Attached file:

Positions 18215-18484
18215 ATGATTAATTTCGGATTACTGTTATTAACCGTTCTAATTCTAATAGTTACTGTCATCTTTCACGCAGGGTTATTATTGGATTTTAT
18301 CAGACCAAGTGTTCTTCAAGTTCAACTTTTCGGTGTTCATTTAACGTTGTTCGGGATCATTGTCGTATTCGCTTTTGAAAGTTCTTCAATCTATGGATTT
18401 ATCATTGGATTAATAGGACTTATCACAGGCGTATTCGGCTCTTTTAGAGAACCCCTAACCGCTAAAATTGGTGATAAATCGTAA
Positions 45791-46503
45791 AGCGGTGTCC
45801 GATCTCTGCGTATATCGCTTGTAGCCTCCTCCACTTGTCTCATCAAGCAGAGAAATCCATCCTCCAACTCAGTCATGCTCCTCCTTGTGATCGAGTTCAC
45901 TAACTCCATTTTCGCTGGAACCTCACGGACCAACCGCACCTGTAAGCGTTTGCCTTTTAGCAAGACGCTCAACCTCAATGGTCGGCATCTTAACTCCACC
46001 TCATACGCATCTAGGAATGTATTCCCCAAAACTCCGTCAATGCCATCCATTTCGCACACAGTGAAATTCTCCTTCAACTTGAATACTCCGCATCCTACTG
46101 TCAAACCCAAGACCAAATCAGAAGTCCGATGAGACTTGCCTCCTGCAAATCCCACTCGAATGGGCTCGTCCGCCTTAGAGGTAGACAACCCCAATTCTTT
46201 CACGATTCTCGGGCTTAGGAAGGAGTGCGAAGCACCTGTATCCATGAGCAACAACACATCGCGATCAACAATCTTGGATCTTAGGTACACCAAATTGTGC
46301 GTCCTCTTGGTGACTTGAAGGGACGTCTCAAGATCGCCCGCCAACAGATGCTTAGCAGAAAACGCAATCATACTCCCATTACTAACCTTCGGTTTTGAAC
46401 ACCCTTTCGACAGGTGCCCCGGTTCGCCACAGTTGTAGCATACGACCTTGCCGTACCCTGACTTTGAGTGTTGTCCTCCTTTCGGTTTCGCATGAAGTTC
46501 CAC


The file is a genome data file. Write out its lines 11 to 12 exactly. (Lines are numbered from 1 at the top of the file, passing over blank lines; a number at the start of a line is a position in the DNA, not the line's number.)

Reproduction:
46201 CACGATTCTCGGGCTTAGGAAGGAGTGCGAAGCACCTGTATCCATGAGCAACAACACATCGCGATCAACAATCTTGGATCTTAGGTACACCAAATTGTGC
46301 GTCCTCTTGGTGACTTGAAGGGACGTCTCAAGATCGCCCGCCAACAGATGCTTAGCAGAAAACGCAATCATACTCCCATTACTAACCTTCGGTTTTGAAC